Now, I feel Jesus died doing what he believed in and is an inspired (con spirito) example of one who lived his life journey through service and love of neighbor as self. He also gives us story examples of ways we might “rise from the dead,” see ourselves as having a new life within when we are helped to know what beautiful human beings we are. As to afterlife, it is for sure a mystery and, for me, also this mystical sense of the cycle of life being larger than we know. As with the natural world, there is life and death, and seasons, and making compost, and an energetic sense of presence in plant, tree, rock, creek, bird, dragonfly … For several in my Dream sharing group there is even communication from the other side. The Judeo-Christian definitions of spirituality are way too narrow.
Well, I am using too many words, but it is the first time in a long time that I have tried to explain what I believe about Christian doctrine and death. As one friend said, “My hope is to pass from this life a little lighter.” And my friend, John, was dying he talked about “being wound into largeness.”
The only words in your writing, Joe, that gave me pause are “reverence for the Divine.” It all depends on your definition, of course, but for me Divine is too connected to a deity. I need my reverence to become more and more broad, to include the spiritual nature of life on this planet. There are wonderful human examples of the ‘divine’ but the capital D kind of leaves out all the other possibilities that share themselves with us, whether waking to a sunrise, dreaming at night, or transforming before our eyes as the Monarch caterpillar did this very morning, emerging from that gorgeous chrysalis into a black and orange butterfly that will dry her wings, nectar on flowers, and fly 2500 mile to Mexico.
I guess a lot of people, maybe most people, go through spiritual chaos of some kind during the transition into adulthood. At some point I finally decided I would never, in this life, know. The best I could do was believe. I have continued to keep a sharp distinction between those two words. Leap of faith. And my faith and belief is in some type of spiritual continuum after death.
“For now we see as through a glass, darkly, but then, face to face.” That’s just me.
As you know, I am at best a sporadic reader of your blog. I spend too much time at the computer and still have a daunting backlog of things to read. Thanks for sending this piece directly.
All you wrote resonated with me. We have had the same experience of multiple passings over the past four months — friends, colleagues, a former fraternity brother from college, and a few parents of friends, including my mother, a half dozen or more. Just last night we were at the shiva for the mother of someone from our synagogue — not a close friend, but someone we see every week at the lunch after services.
As much of a rebel against Christian orthodoxy about death and the afterlife as you are, I am even less spiritual and also firmly in the camp that death is just the end. Judaism doesn’t have a clear conception of an afterlife, and I’m finding that many observant Jews don’t even believe in God, so I’m not such an outlier in that regard.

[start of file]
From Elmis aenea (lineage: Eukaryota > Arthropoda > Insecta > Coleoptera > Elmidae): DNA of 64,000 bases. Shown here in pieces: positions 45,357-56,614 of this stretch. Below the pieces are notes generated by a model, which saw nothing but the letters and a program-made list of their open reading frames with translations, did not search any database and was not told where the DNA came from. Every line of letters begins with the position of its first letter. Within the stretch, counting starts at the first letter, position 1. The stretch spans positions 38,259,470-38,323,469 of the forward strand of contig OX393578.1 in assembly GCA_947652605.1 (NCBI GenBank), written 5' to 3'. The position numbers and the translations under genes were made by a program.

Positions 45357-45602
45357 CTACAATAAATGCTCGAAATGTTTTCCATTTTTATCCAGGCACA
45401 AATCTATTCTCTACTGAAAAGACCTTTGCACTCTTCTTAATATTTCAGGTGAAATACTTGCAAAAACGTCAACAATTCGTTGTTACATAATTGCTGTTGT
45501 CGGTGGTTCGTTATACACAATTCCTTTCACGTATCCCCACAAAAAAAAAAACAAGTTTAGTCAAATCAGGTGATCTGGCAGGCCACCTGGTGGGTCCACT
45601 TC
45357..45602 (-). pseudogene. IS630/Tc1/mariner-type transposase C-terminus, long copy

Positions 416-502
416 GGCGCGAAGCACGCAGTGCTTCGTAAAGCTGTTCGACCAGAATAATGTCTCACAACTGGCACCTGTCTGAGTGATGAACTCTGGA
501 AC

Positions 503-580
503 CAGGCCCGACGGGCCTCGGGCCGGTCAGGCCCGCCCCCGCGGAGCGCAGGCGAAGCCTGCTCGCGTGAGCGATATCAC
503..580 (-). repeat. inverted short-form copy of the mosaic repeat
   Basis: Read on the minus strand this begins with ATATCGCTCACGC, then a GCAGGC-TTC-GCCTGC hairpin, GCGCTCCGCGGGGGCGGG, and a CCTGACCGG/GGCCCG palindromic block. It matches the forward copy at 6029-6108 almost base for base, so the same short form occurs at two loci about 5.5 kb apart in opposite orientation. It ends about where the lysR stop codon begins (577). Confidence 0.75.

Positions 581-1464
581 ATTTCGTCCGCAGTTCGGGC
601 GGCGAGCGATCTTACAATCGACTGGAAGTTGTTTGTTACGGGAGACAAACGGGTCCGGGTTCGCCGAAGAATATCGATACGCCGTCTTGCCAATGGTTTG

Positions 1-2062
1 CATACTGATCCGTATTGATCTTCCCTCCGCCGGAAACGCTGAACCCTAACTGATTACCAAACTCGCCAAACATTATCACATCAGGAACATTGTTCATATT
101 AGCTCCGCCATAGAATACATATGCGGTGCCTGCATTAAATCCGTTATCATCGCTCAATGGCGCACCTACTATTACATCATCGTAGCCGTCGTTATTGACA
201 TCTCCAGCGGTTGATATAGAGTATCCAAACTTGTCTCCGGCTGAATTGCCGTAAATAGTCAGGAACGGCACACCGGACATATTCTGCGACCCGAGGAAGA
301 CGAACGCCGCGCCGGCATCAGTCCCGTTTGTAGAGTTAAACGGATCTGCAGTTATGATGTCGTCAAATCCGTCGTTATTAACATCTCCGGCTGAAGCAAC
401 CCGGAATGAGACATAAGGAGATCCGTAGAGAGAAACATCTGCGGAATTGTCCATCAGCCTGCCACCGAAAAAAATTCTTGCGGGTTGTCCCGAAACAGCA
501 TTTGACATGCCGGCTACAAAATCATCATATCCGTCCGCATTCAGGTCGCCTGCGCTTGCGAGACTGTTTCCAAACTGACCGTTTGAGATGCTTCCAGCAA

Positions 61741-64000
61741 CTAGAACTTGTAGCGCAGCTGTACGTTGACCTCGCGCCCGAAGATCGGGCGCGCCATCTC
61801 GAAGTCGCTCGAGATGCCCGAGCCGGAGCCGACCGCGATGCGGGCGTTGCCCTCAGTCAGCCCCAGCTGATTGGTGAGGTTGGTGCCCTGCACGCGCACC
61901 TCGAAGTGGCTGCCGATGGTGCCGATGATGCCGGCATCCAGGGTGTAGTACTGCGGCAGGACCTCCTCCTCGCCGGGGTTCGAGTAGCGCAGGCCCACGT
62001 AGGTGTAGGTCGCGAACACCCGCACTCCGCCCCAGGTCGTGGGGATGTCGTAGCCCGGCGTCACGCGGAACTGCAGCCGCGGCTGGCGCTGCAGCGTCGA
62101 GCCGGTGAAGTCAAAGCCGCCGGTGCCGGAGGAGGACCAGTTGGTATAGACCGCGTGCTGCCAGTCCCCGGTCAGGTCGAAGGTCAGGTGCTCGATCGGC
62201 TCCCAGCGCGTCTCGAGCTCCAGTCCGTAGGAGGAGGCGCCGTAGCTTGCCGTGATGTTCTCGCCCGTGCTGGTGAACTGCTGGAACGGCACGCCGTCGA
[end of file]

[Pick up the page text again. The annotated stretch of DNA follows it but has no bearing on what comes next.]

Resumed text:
I really liked your marathon analogy. Having done a couple, and now at an age where 10 miles feels like a marathon, it rang true to me.
Thanks for this, dear Joe, echoes my own thoughts exactly.
Excellent, Captain! You get an “A” this time. Believe I’ll forward to my minister.
Beautiful. masterful. every word perfect pitch.
And with your life behind each one.
Joe: As always from you: beautiful writing, thoughtful, provocative, and kind.
Joe’s blogpost and the responses to it, from Judy, Andrew, and others, are a highlight of this month for me. I admire my uncle for diving deep and the rest of you for doing the same in your responses.
Children are great philosophers. They haven’t yet been socialized to keep silent those questions for which there are no answers. Just because a question doesn’t have an answer doesn’t mean we shouldn’t continue to ask it. Thank you, Parker! Humanity has found different ways for dealing with the anxieties he courageously expresses. I’m thinking, for example, of the Yahrzeit candle in Judaism, lit on the anniversary of a person’s death, the candle being an expression of remembrance: as long as we remember those who have passed on, they are not truly dead, because they continue to live on in us. Is this the true afterlife? If so, remembrance takes on greater weight and becomes a greater responsibility, for us individually and collectively. My father has spent much of his life recording and remembering, in his writing and art, the lives of those who have marked him. This is one way to respond to Parker’s question.
In Buddhism, there is the idea of reincarnation, which can be interpreted in a literal, anthropomorphic way, as being reborn as another human being, or as another living creature. But many teachers in the tradition also explain it in a more practical and empirically observable sense. Because nothing absolutely disappears in our universe. Matter takes one form, then that form goes through its life cycle, decays, and is taken up in something else. The parrot who for years was one of my best friends lives on for me in the dogwood at whose foot we buried him. There is a movement of people who choose to be buried in wild places (the desert, a forest) without caskets, so they can “return to the elements.” The Tibetans, a bit shockingly to many Westerners but logically for me, have their bodies left in the charnel ground so they can be consumed by vultures and other animals and thus live on in them. One day this humanity and even this planet will disappear, and Jesus Christ, George Washington, Martin Luther King, Socrates, and Confucius will be forgotten, their candles finally extinguished. But this matter will be taken up and live on elsewhere, in other beings, because it cannot be otherwise.